In Alberton, Prince Edward Island, the doctor is not in the house.
Apparently, though, that’s okay — because it leaves room for an innovative approach in easing a local healthcare crisis.
“We’re here to visit,” says a nurse at Western Hospital, as she wheels a cart into Gloria Ellsworth’s room.
“Good morning,” says Ellsworth, a quadriplegic recovering from a bone infection.
The doctor, Kristy Newson, is on a monitor that sits atop the cart, conducting hospital rounds over the internet.
“Hi, Gloria, how was your night?” Dr. Newson asks.
“It was good,” Ellsworth replies.
The consultation is a form of telemedicine, a service tailored to rural hospitals that don’t have enough family doctors to see patients in person.
In this first-of-its-kind pilot project, some doctors are located as far away as Toronto, while others, like Dr. Newson, are two hours away in Charlottetown.
“They call us the ‘television doctors,’” Dr. Newson chuckles.
“But really, I’m surprised — especially with the elderly population — how eager they are to talk to me.”
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For Ellsworth, the “TV doctor” works just fine.
“I think it’s great,” she says. “Better than seeing no-one.”
Fred Butler, whose pneumonia forced him to spend two weeks at the hospital, also likes the arrangement — even though it was at first a big adjustment.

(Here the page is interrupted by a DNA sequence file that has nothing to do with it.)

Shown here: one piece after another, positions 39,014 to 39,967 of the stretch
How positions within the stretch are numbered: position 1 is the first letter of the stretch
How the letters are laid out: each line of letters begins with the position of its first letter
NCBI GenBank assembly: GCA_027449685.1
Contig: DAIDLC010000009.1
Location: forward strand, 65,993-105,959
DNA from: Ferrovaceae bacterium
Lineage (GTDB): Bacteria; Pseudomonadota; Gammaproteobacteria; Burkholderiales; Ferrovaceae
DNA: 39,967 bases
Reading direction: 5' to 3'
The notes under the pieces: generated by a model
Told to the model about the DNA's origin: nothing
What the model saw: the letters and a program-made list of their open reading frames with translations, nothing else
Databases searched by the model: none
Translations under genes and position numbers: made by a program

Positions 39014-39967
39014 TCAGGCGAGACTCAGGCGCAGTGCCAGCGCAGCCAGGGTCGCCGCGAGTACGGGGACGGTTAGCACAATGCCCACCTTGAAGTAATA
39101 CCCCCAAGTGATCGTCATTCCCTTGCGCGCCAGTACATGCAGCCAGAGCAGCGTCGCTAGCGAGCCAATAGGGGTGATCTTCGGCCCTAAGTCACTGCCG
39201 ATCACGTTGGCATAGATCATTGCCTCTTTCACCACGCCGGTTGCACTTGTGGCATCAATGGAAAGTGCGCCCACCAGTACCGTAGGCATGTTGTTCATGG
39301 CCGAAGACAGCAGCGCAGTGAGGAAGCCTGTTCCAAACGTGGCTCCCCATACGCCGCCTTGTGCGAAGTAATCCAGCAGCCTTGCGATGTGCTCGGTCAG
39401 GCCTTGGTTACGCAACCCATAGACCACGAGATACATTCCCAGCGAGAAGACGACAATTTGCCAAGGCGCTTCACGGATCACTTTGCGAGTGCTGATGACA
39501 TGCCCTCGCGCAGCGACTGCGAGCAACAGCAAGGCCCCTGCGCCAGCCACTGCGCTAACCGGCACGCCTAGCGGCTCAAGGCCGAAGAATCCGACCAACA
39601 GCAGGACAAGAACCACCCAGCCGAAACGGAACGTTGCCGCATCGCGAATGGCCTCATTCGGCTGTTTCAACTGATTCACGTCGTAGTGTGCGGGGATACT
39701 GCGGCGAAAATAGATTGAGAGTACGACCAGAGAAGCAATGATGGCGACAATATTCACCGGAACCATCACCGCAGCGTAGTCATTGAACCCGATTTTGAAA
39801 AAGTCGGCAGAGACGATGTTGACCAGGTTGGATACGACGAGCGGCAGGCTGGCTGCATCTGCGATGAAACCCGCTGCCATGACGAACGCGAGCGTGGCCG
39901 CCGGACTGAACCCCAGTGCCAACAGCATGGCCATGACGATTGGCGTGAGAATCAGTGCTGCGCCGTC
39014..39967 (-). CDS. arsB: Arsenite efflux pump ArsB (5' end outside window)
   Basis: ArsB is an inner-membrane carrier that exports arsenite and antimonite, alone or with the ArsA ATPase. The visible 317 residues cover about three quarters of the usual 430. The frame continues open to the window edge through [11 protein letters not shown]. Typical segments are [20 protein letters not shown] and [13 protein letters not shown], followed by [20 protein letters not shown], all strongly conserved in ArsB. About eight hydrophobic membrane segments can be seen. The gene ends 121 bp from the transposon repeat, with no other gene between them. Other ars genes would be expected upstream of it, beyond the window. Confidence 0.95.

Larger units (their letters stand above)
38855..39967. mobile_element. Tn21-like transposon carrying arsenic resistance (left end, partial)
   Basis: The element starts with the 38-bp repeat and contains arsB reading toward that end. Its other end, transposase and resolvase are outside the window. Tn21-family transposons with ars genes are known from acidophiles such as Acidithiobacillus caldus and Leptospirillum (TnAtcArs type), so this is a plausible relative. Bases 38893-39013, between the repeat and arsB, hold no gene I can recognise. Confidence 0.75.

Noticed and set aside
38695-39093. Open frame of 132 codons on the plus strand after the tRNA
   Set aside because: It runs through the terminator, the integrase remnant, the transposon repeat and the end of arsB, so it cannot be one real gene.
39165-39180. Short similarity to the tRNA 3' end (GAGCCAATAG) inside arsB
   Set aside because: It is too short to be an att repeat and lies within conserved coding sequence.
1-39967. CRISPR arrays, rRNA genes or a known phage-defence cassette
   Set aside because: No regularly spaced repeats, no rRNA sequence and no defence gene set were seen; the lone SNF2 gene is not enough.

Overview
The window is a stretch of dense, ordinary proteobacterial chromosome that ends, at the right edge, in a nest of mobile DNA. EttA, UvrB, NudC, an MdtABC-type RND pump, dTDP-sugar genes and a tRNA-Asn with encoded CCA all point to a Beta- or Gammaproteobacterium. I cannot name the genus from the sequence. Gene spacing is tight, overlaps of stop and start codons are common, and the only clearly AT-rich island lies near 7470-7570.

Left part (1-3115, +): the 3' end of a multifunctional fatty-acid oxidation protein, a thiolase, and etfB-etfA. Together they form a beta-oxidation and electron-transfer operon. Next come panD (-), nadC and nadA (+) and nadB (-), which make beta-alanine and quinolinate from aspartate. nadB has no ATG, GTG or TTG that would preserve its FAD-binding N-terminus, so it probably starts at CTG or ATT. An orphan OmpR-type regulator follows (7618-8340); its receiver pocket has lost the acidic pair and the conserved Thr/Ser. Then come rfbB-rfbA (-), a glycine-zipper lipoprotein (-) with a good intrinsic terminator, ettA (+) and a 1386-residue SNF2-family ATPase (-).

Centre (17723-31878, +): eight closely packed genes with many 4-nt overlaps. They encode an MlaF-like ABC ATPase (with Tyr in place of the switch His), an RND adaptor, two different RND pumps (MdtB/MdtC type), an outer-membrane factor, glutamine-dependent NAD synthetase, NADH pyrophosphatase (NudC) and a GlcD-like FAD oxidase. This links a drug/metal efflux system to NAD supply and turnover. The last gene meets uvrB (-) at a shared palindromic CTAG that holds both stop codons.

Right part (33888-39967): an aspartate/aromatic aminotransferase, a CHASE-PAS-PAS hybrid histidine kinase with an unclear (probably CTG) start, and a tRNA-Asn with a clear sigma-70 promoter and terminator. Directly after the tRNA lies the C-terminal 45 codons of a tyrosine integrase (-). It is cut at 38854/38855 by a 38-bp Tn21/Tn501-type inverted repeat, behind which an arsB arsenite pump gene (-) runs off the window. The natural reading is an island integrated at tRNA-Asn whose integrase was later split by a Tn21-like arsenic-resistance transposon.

Butler says having no doctor come around “kind of shocked me.”
The Toronto-based provider of the technology, a company called Maple, says there are multiple safeguards in place to protect patients’ medical information.
Western Hospital’s administrator, Paul Young, says telemedicine such as what Newson offers is having a positive domino effect, by taking the strain off other doctors.
The practice is meant to be temporary at the hospital for six months, allowing two newly-hired doctors to transition into their roles in the Alberton area. But as Maple CEO Dr. Brett Belchetz says, there are bigger plans in other parts of Canada.
“We would like this to go to a place where never again does a rural hospital have to close because there are no doctors on the ground,” Belchetz said.
“Never again do we have to spend tens of thousands of dollars to fly in a doctor every week to keep a northern hospital open.”